All of the parents of JK and SK kids at Addy’s school were invited to come in on different days and sit in on the first hour of class. We had our observation time last week, and, I have to say, it was eye-opening — and a little terrifying; I was forced to sit in one of those teeny-tiny child-sized chairs. Not a pretty sight.
Being back in a classroom was very weird; it wasn’t my favourite place to hang out when I was younger, and it was really strange being there watching our big girl do her thing. Both Lisa and I were really impressed with Ms. E, Addy’s unbelievably energetic, caring and sweet teacher. It obviously takes a special person to be a kindergarten teacher — there’s no way I could do it, and not a chance Lisa (with her less-than-impressive patience level) could handle it. (Funnily enough, my memory is a sieve but I actually remember my kindergarten teachers name: Mrs. Smith. Maybe I remember that because she was really pretty. Who knows.)
Anyway, watching Addy in class, interacting with her teacher and the other kids, made us see her in a new light. Like my big-mouth wife (I mean, Lisa) was as a kid, Addy is definitely one of the shy ones in the group and rarely speaks. We never hear her shut up at home, so this was interesting to observe. Ms. E says she’s really opened up since September, which we’re thrilled about. After their morning routine (attendance, talking about the month and day, and singing songs), the kids were divvied up into groups to work on different activities that help them practise their letters and numbers. It was then when Lisa realized that some children were sent off to the book shelves to choose a book and read it on their own. Lisa’s face dropped. “We’re not doing enough with Addy at home,” she panicked.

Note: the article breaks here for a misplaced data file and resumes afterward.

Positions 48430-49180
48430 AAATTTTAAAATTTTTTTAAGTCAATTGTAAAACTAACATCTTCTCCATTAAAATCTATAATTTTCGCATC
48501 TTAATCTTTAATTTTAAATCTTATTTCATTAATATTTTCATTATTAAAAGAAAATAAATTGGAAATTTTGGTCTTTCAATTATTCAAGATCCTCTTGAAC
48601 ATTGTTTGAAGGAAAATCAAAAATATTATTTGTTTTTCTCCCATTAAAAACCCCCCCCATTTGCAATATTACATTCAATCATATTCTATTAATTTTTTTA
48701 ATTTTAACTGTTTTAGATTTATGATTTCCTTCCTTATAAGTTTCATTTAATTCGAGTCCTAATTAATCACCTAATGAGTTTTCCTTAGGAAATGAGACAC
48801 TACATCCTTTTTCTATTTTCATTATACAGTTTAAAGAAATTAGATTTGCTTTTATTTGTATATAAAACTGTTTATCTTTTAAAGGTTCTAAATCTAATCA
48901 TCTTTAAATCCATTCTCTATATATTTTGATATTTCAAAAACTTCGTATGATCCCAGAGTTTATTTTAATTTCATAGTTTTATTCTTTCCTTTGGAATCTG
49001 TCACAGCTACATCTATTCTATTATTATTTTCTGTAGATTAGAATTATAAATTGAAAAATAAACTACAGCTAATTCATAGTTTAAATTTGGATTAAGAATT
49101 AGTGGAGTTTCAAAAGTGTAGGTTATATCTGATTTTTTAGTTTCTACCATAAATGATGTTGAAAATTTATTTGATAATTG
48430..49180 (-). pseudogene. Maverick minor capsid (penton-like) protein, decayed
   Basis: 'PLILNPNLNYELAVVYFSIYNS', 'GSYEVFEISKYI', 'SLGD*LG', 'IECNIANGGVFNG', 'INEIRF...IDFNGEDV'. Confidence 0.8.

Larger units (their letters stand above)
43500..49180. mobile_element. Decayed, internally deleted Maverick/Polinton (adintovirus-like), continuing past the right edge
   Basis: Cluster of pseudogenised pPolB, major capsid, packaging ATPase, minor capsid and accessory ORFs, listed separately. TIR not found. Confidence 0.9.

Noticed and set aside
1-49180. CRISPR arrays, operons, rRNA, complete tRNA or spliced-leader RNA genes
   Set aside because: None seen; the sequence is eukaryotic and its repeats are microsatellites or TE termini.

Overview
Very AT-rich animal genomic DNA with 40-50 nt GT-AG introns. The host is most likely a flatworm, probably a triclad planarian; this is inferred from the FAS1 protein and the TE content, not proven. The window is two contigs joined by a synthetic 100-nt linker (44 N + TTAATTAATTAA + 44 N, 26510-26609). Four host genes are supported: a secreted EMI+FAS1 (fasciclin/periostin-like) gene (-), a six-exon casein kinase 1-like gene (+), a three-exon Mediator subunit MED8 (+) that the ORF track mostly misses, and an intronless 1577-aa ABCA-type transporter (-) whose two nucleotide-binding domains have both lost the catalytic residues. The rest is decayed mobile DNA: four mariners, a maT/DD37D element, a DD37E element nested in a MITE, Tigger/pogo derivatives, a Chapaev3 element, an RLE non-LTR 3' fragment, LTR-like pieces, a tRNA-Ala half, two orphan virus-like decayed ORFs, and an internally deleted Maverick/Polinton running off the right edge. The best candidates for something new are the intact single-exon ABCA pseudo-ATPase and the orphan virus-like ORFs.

According to Ms. E, some of her JKs and SKs can write and read without too many problems, and some of her JKs and SKs (Addy included) are just learning to write. I know I certainly couldn’t read or write at the age of four, and neither could Lisa — whose career obviously revolves around reading and writing.
I’m not worried about it. I figure my kids are smart and will pick things up as they go along. Hey, isn’t that what school is for? Lisa, on the other hand, feels that she has already failed Addy (even though Ms. E told her there’s nothing to worry about and Addy will be reading basic sentences and writing beautifully before the end of the school year) and has forced me to paint a magnetic wall in our house (even though we also have a chalkboard wall) so she and Addy can practise with magnetic letters and numbers.
Obviously, I think Lisa’s being too hard on herself, and Addy’s doing just fine at the stage she’s in. So what if some kids are more advanced — it’s kindergarten.
I’m wondering — could your kids read and write at age four? And have you had the chance to watch your little one in school? What did you discover?